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DH having return to work meeting-Advice?

(9 Posts)
alp Thu 25-Oct-12 06:45:28

Hi

DH has been off work for the past 3 months with depression. This is prob the third bout of absence in two years and the longest.

He's been working with his counsellor who has driven his absence for so long.

He is meeting with work colleagues today - its a small company with no HR team but they have been taking advice as they have formally applied for his medical records.

So my question is....how should he handle the meeting. He is feeling a little nervous about it.

He isn't taking anyone with him and I work for the most inflexible boss going so can't attend with him.

Thanks!

zippyrainbowbrite Thu 25-Oct-12 07:02:02

Hi,

You probably wouldn't be allowed in anyway, so try not to worry about not being able to go with him!

A return to work should primarily be about the employee - how are they feeling, are they well enough to return, are they likely to need more time off again in the future (if its a recurring thing), and if so is there anything that they or the employer could do to help prevent that e.g. If it was stress related then either party could suggest a reduction of hours or workload, a physical injury might not be able to lift heavy boxes any more.

The other thing that they usually want to discuss is absence rate (ie how many times he's been sick/absent within a certain timeframe, which varies by company). If they say his absence rate is high (which it probably will be after 3 months off) then he will probably be set a review date e.g in 8 weeks time, to see if its remained the same, lower or higher.

Sorry, didn't mean to go on for so long, hope that helps!

tribpot Thu 25-Oct-12 07:08:08

Should they be asking to see his medical records, particularly mental health records, or should they be requesting his has a formal assessment by occupational health specialists? I can't see why he should release his medical records to a bunch of laypeople.

Lonecatwithkitten Thu 25-Oct-12 08:30:53

As previously said it should be primarily about what the company can do to help the employee returning to work.
My company is tiny no HR team just me. At a return to work meeting I check that the employee feels they are up to their normal duties or would a phased return to work be better. Is the employee anticipating follow up medical appointments so we can plan round them.
A return to work meeting should be about the employer supporting the employee to help reduce the likelihood of illness recurrence in this instance.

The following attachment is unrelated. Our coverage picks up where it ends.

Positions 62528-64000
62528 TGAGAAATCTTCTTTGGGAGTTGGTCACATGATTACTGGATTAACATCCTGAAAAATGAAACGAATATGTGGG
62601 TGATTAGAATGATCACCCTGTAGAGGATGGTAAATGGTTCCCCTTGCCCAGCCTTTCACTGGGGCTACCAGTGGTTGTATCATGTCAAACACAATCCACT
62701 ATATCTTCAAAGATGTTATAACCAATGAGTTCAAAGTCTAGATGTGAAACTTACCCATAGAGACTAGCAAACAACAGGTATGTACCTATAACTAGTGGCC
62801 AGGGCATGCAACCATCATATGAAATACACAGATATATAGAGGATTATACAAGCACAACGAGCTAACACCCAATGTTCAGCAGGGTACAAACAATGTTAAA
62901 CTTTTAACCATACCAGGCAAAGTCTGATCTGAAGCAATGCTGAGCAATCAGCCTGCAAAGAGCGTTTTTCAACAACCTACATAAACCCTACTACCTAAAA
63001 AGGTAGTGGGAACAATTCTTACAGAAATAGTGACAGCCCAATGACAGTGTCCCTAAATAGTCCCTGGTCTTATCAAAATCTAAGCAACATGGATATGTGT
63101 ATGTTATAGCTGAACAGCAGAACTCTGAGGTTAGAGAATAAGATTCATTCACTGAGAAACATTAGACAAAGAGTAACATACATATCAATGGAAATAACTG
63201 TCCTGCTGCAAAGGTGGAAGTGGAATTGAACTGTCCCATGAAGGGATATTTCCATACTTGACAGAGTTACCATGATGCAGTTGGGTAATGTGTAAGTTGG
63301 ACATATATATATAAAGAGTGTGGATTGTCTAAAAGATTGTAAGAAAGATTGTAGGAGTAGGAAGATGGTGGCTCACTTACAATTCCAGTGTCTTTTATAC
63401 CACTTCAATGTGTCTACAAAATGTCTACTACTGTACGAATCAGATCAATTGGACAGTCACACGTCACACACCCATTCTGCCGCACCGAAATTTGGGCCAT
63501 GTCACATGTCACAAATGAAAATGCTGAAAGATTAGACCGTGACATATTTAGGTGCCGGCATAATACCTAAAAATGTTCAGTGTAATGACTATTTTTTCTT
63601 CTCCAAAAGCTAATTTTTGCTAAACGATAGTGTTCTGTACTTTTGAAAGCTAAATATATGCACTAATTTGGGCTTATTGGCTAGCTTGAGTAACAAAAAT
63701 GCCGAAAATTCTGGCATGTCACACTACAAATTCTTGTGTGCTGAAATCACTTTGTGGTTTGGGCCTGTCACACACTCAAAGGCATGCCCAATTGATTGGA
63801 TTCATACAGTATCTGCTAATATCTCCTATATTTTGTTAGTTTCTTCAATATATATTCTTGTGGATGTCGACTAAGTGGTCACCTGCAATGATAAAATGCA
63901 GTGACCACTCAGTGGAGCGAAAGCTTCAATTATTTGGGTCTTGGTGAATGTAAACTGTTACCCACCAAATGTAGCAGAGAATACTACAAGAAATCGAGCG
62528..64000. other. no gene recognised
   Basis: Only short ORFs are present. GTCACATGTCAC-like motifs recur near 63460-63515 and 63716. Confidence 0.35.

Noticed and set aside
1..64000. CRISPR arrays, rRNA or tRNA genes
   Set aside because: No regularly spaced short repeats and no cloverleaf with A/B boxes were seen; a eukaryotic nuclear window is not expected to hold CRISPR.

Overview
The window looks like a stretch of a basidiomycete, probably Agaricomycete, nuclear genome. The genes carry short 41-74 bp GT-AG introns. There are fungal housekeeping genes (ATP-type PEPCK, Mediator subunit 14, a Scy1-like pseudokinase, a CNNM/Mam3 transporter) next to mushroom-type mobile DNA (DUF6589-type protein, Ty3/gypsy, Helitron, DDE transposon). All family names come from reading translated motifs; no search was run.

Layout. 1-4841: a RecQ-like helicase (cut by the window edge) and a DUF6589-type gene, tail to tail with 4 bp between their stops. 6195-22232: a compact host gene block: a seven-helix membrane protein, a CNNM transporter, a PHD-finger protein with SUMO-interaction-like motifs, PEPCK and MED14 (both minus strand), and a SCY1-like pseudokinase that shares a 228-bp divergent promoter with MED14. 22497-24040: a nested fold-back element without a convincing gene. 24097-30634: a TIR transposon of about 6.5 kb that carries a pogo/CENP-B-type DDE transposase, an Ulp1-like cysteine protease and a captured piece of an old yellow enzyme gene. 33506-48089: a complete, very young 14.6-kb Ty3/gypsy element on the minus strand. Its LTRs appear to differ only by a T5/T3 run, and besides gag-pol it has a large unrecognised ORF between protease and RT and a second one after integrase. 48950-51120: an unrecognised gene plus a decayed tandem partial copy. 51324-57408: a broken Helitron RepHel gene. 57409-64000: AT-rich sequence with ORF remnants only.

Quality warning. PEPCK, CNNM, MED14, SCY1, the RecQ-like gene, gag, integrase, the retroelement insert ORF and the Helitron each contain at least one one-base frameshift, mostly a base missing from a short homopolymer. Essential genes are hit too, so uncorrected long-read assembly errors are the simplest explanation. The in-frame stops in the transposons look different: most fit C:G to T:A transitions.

If they have taken advice I suspect they will do it by the book so there maybe a form to fill in first.

flowery Thu 25-Oct-12 08:36:46

It's not any kind of formal hearing, so not something he would normally be allowed to bring anyone with him to, and even then unlikely to allow his wife, so don't worry about not being able to get time off.

As others said, it would normally be about how he is now, and exploring what if anything needs to be done to support him.

It would be extremely unusual for an employer to look at actual medical records. They can't see anything like that without his consent, so if he has consented to that, I would suggest withdrawing it. It's far more likely they've asked or intend to ask his doctor for a report on his condition and what they need to do to support him. Are you sure that's not what it is? Again he would need to consent to that, so check what was in the form or letter on which he gave his consent. He has the right to see a medical report also.

Sounds like his employer are doing a perfectly normal and responsible thing by meeting with him rather than launching him into work, and by taking advice.

zippyrainbowbrite Thu 25-Oct-12 08:38:28

I would have thought his medical records were confidential unless he volunteered them. They can obviously ask for a sick note (or the other one that's a statement of fitness for work), or then arrange for an assessment.

Sorry, I'm not in hr, so don't know exactly- I've done hundreds of these as a manager, and unless its someone where there are other performance issues (in which case I'd use the absence rate and 'company policy states it must stay under 3% or it can lead to disciplinary action' line), I'd genuinely use the meeting as a chance to check the person was ok, and if the job they were doing was the right hours etc for them.

If you suspect that their intentions might not be so honourable then I'd say no to the accessing his health records and maybe try to get some union advice.

alp Thu 25-Oct-12 08:41:24

Thanks for the posts so early in the morning! grin

He is a senior member of the team and been there for 19 years so I am hoping that they will be accommodating - they have been so far kept pay at full rate and are having meeting away from the office.

I think having the medical report has helped as it really proved there was something wrong and not just a 'he can't cope'

Hopefully by the reoccurrence of the depression (by sure what to call it) has made his work really take notice of what needs to be done to help him.

alp Thu 25-Oct-12 08:45:41

Zippy and flowery - sorry crossed posts!

Yes it was a medical report and DH was able to see it.

I do think they are doing the right thing but having never experienced this before - I like to know all the facts.

tribpot Thu 25-Oct-12 09:18:40

Okay, a medical report is very different from access to his records. And yes, records are confidential and consent must be sought to share them (except in a few, very exceptional circumstances which do not include an employer's desire to look at them).

It sounds like they're trying to do the right thing. Hopefully this means he will be able to make a successful return to work.

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